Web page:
Thanks for requesting the course bonuses! My hope is that they’ll help you go even further in implementing the principles we’ve covered.
Let’s start where we finished – because the things you must ALWAYS do are really the most important.
- As I mentioned in the Brainstorming Blueprint, probably the best recommendation I can make for any creative leader who really wants to master the 7 leadership principles we covered would be to take the Herding Tigers Creative Leader Course.
It’s a comprehensive look at the operating system you can use to build the kind of team that consistently produces brilliant work.
- Also, I recently wrote an article called, Shooting Stars, Sweat Shops, and Summer Camps, that takes a closer look at the types of organizations that emerge when leaders fail to navigate the tension between stability and challenge. You can download it here.
The “BEFORE” Stage:
- Defining Problems:
Because everything that happens in your organization is probably organized by projects, not problems to solve, it can be difficult to keep pushing your team back to the actual problem they’re tasked with solving. When this happens it sometimes introduces “assassins” into your team that can rob them of their focus, time, and attention. I created a podcast episode about this a while back, and it might help you gain some clarity around the dynamics you’re seeing on your team.
- Winging It:
The more experienced you are, the more tempting it is to just “wing it” when leading a brainstorming session. However, it’s precisely because of your experience that you need to prepare more. Why? Because while you have more history to draw from, you are also more prone to assumptive thinking. You’ve seen a lot, and therefore it’s tempting to come to conclusions too quickly. By taking just a bit of time to prepare for the session, you’re not only helping your team to come ready to go, but you’re also challenging yourself to step out of your reactive, assumptive ruts.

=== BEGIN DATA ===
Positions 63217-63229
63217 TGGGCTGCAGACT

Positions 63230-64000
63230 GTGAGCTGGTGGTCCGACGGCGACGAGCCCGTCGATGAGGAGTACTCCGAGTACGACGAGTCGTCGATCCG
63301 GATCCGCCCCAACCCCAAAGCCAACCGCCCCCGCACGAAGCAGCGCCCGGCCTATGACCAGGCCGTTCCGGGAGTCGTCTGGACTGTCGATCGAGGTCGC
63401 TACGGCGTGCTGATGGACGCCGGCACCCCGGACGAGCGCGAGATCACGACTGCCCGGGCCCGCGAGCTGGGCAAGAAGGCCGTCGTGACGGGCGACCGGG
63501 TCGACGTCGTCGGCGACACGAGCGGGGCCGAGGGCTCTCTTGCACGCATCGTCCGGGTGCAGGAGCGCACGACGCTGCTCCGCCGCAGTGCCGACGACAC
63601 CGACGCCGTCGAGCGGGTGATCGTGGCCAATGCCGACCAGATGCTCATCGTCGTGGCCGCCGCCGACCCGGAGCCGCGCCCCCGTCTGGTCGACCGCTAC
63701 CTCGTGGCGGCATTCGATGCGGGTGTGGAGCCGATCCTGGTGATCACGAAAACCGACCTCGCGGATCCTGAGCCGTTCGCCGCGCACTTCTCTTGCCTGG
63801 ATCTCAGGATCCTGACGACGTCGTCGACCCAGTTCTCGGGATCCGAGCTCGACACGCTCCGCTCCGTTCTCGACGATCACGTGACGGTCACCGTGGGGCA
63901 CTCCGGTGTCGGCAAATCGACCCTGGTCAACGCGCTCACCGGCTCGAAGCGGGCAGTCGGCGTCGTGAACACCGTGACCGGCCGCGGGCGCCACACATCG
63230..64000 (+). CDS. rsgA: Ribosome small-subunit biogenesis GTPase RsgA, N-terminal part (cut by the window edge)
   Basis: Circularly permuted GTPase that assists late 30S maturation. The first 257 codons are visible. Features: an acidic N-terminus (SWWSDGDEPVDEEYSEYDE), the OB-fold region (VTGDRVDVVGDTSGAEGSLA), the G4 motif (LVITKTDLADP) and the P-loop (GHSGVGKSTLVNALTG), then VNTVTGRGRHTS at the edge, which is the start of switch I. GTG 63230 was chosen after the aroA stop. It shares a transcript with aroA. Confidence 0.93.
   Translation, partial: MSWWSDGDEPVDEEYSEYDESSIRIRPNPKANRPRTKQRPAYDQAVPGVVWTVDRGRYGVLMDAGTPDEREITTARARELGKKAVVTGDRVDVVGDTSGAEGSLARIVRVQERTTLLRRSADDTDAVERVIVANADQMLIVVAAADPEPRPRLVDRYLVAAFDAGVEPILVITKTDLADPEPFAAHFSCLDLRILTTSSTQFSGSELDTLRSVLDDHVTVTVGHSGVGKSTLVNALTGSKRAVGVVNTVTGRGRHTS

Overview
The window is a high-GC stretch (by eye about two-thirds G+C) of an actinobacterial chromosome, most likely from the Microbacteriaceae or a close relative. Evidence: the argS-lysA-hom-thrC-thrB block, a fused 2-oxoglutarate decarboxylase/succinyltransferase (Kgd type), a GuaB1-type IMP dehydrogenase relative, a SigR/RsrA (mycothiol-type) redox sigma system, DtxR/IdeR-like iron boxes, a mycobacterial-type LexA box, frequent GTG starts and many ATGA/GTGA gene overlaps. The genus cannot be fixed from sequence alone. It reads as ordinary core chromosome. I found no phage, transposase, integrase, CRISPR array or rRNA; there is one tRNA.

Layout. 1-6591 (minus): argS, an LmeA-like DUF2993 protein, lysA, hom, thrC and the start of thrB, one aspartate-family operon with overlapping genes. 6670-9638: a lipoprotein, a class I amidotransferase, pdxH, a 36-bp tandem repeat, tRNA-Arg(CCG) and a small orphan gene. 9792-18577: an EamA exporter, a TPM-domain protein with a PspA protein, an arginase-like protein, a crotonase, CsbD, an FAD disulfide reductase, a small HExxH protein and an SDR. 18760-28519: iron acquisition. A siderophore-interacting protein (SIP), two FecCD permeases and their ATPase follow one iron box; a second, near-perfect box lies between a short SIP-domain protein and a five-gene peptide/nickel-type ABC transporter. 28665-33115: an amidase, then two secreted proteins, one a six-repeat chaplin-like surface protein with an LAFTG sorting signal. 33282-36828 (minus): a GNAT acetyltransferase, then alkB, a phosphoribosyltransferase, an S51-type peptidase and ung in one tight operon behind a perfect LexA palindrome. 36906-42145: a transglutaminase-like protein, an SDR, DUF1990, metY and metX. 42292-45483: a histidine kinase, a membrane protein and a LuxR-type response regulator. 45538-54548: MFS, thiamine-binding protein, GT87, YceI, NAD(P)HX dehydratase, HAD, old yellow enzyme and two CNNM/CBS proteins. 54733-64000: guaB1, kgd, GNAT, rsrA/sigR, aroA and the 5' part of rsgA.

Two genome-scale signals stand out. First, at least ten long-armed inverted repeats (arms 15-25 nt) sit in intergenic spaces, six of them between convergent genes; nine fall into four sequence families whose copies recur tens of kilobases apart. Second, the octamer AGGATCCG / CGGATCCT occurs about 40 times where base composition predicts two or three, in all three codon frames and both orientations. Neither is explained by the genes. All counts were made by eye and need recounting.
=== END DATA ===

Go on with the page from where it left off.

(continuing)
- Treating All People the Same:
While not always the case, there is (in my experience) a bit of overlap between “fast twitch” people and extroversion, and “slow twitch” people and introversion. As a manager, you need to be able to effectively lead all of the people on your team so as to ensure that they’re bringing their best to the table every day. Here’s a great article that shares some insights about how to lead everyone on your team according to what they need from you.
The “DURING” Stage:
- The Spark:
The Spark is one of my favorite tools to pull out, especially in the early stages of a new initiative or when you’re trying to come up with something completely new. Sometimes you can also give your team a specific question to spark their curiosity and help them think in new ways about the problem they’re solving. I wrote a blog post a few years ago with a number of questions you can ask to help you and your team get unstuck. You can read it here.
- Free Association:
Free association is a fun (and sometimes challenging) exercise for generating ideas. As I mentioned, we created a tool called the Personal Idea Pad to make the process easier. And you can Download it now. Feel free to use it on your own or with your team. (It’s for your use only – please don’t share it elsewhere.)
- The Tournament of Champions:
This is a great exercise because it allows for rapid iteration and quickly turning a decent idea into something everyone can get excited about. Have some fun with it and create a full-fledged bracket for your team to use to monitor progress and vote. Speaking of that process, here’s a quick and interesting overview of the iteration process used at Google.
The “AFTER” Stage:
- Inviting People Into Decision-Making:
It’s tempting to want to be the “super hero” as a leader, but when you do that you sometimes lose trust rather than gain it. I’d challenge you this week to think about one person on your team you want to intentionally (and strategically) invite into a decision you’re making. Ask them for their specific input on a problem you’re wrestling with.
- Providing A Decision Framework:
Because creative work is so subjective, it can be a challenge to justify the decisions that you make. Using a simple framework like the one shared in this video can help a lot. One way to use it is to have each team member rank Effectiveness, Practicality, and Coolness on a scale of 1-10, then add up their scores. That puts just a bit of a quantitative element into what is typically a highly qualitative process.
- Embracing Conflict
Conflict is the natural by-product of talented, creative people bumping into one another. However, how you handle conflict is everything. I created a podcast episode that dives deeper into how to manage conflict effectively.